A pair of 17th century silvered & gilded leather wall panels, ex Marquis of Queensbury, in Spanish gilded framesSeptember 18, 2019 2:03 pm
Decorated with stylised foliage. Conserved and mounted on boards. In gilded, Spanish frames.
Provenance : Private Collection. Bought at a sale of the Marquess of Queensbury, 1984
Each panel 160cm., 5ft., 3in high, 165cm., 5ft., 5in long
Frame Height 176 cm., 5ft., 9 in., Length 177 cm., 5ft., 9 ½
These are fine examples of gilt leather hangings which were the height of fashion between the 16th and the early-18th century, when they became synonymous with splendour in the gi1ded palaces of the wealthy. In the 17th century, as fashions changed, designs became more naturalistic and were embossed in high relief with the introduction of wooden moulds and counter-moulds, instead of metal plates, which suited the new pictorial themes based on flowers, fruit and foliage, with the inclusion of cherubs and birds in some of them.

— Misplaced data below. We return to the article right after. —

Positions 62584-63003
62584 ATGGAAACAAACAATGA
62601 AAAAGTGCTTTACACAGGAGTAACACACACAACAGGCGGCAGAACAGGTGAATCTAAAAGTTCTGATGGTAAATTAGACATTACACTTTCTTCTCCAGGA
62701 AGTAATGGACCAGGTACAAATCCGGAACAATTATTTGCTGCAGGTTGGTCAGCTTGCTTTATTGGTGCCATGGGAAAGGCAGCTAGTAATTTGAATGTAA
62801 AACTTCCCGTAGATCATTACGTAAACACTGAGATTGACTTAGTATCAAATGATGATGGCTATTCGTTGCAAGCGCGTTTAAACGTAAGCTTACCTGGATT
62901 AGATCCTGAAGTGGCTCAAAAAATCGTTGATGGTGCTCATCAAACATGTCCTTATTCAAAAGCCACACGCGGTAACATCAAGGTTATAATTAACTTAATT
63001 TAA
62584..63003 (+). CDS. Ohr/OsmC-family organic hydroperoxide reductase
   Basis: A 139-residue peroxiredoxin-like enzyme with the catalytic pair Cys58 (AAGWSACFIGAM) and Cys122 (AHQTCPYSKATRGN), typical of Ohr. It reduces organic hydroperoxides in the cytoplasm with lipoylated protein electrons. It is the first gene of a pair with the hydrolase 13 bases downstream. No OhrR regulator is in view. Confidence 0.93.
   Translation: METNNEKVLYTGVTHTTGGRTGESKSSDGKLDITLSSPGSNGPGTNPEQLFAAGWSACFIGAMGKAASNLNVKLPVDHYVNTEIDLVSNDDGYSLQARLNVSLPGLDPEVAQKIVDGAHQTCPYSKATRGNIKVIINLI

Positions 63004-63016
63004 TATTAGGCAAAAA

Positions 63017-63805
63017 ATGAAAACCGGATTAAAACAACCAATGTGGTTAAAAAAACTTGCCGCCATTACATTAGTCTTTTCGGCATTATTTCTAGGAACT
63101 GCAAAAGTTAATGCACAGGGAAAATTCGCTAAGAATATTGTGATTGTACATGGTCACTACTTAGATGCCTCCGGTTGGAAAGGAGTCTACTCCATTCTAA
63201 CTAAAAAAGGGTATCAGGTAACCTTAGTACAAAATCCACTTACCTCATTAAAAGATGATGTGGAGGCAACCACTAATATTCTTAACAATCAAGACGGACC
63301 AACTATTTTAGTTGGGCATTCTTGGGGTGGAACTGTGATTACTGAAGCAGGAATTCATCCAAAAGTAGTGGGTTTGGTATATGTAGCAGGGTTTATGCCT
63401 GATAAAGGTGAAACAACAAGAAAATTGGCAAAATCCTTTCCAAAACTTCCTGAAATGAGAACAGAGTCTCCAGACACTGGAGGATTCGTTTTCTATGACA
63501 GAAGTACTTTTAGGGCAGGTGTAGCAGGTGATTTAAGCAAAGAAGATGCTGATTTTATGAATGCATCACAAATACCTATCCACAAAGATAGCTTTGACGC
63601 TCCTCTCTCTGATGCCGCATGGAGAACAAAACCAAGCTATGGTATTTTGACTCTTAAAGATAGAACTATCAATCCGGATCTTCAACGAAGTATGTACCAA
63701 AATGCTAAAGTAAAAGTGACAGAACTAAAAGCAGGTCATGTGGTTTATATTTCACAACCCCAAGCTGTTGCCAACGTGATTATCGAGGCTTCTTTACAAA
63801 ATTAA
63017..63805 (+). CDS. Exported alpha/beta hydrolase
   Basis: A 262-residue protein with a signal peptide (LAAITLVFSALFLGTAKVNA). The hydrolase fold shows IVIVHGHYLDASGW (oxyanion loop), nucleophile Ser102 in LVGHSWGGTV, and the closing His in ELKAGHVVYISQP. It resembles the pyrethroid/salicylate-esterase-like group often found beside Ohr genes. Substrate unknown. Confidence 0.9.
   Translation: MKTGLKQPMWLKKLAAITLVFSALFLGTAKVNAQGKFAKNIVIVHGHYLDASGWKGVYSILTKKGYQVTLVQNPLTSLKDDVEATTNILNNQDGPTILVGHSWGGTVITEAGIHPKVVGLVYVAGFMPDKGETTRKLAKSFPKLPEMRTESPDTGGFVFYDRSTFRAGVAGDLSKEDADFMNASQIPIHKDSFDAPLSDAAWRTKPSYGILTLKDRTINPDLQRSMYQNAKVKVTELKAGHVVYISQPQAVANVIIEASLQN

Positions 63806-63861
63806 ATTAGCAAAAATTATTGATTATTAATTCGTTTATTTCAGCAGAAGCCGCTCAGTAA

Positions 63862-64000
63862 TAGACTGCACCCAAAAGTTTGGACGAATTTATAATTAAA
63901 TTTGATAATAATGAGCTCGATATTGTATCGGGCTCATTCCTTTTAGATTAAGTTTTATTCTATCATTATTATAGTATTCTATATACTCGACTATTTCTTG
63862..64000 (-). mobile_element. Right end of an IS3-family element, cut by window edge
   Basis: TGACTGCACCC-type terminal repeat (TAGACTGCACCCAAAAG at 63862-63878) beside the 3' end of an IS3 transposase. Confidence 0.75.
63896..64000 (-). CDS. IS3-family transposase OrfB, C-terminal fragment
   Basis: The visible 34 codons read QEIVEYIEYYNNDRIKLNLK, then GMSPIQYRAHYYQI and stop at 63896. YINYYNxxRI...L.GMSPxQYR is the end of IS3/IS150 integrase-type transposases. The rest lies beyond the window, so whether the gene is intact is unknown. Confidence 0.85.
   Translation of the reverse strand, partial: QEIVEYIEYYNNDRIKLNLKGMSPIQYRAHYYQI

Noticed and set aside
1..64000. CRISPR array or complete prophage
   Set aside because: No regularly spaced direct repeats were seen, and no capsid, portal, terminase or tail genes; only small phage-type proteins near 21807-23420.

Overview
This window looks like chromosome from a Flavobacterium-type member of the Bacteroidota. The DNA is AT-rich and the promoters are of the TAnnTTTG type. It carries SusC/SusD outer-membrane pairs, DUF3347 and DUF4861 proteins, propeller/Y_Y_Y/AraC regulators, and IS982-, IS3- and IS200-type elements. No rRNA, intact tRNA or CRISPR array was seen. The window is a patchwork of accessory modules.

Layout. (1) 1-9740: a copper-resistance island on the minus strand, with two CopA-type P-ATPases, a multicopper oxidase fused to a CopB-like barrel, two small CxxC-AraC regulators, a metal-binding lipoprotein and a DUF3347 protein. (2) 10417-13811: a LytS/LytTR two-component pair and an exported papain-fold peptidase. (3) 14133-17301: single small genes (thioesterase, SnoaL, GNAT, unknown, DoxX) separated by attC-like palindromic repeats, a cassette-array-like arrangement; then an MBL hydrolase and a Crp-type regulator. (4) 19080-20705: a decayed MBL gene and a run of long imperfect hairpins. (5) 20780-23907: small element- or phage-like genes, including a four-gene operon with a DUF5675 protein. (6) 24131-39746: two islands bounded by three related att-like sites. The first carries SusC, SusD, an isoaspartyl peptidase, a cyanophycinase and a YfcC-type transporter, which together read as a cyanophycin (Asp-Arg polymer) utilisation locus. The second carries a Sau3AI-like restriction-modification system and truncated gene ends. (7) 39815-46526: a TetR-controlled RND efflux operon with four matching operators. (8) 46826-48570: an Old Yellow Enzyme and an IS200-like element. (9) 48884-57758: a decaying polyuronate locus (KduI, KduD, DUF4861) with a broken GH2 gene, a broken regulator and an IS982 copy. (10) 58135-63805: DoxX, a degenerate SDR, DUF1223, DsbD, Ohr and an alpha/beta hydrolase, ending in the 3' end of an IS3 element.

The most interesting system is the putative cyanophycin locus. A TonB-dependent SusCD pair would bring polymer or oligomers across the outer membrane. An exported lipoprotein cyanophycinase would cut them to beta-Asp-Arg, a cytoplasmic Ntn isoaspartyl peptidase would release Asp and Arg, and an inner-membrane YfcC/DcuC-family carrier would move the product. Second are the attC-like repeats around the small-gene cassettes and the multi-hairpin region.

In England, Royalty and aristocracy have shown a taste for gilt leather hangings since the time of Henry VIII (perhaps introduced into England as part of Catherine of Aragon’s dowry as was done earlier by Eleanor of Castile with her Oriental carpets) during whose reign also the art of gold-tooling for bindings seems to have been introduced in this country. “Most richly appointed houses,” writes John Waterer, “at one time had some gilt leather hangings or furnishings although very few survive today, and although many, perhaps most, were of foreign origin, import on any considerable scale would inevitably have stimulated production here, as happened continually in other fields.” Between 1716 and l785 there was a small community of leather gilders in the vicinity of St Paul’s Cathedral.
For almost l0 centuries, leather mural hangings represented a form of decorative art which is now practically forgotten. Sumptuous panels of ‘Spanish’ or ‘C6rdoban’ leather as they became known to the world-adorned the walls and halls of castles and palaces of the Middle Ages, and the grand houses of the Renaissance and Baroque periods, where they “vied for pride of place with the contemporary silk velvets and rich tapestry hangings.”